Area Man Keeps Houston's Name In Steroids Spotlight
The investigation originally targeted professional athletes, and David Jacobs -- one of the first dealers arrested -- was linked to the Dallas Cowboys and Dallas-area police officers, according to Kent Schaffer, Ballivian's attorney. No athletes or officers were prosecuted because Jacobs and his girlfriend were shot to death at their house, and investigators ruled that Jacobs had killed his girlfriend then shot himself.
"Their ability to make a case died when Jacobs died. He was the guy that could have personally implicated a number of athletes, but now that he's dead, no one else can do that," Schaffer tells Hair Balls. "When they started this investigation into Jacobs, a lot of these guys materialized on the radar that otherwise would've never been there."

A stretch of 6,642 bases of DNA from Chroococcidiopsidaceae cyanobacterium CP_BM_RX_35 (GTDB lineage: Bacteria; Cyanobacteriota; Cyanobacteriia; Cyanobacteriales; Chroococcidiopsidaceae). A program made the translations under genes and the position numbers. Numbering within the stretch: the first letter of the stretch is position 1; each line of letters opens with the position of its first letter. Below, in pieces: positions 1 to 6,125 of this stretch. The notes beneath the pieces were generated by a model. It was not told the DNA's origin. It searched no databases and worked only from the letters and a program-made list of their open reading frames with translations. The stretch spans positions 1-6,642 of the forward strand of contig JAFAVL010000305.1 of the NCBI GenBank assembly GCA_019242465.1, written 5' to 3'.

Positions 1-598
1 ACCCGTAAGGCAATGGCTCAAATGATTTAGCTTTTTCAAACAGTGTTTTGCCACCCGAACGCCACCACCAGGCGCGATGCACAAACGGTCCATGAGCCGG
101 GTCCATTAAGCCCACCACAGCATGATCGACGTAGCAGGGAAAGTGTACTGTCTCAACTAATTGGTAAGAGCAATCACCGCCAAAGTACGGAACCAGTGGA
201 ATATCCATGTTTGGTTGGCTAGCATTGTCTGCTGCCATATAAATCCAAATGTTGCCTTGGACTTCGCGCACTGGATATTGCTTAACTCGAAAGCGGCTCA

Federal agents were tipped to Ballivian through Jacobs -- they knew each other from the bodybuilding circuit -- and Ballivian was arrested after selling steroids to a federal informant.
Schaffer says the feds found about 40,000 doses of steroids during a search of Ballivian's house.
Ballivian faced jail time, but the judge had agreed to give Jacobs probation -- after he snitched -- and the judge didn't think it was fair to give the other defendants harsher sentences, according to Schaffer. Ballivian was the last of six defendants sentenced in the case.
"There was no ring that my guy was a part of with Jacobs," Schaffer says. "Jacobs attracted all the heat, and all these other guys got caught up in it."
-- Paul Knight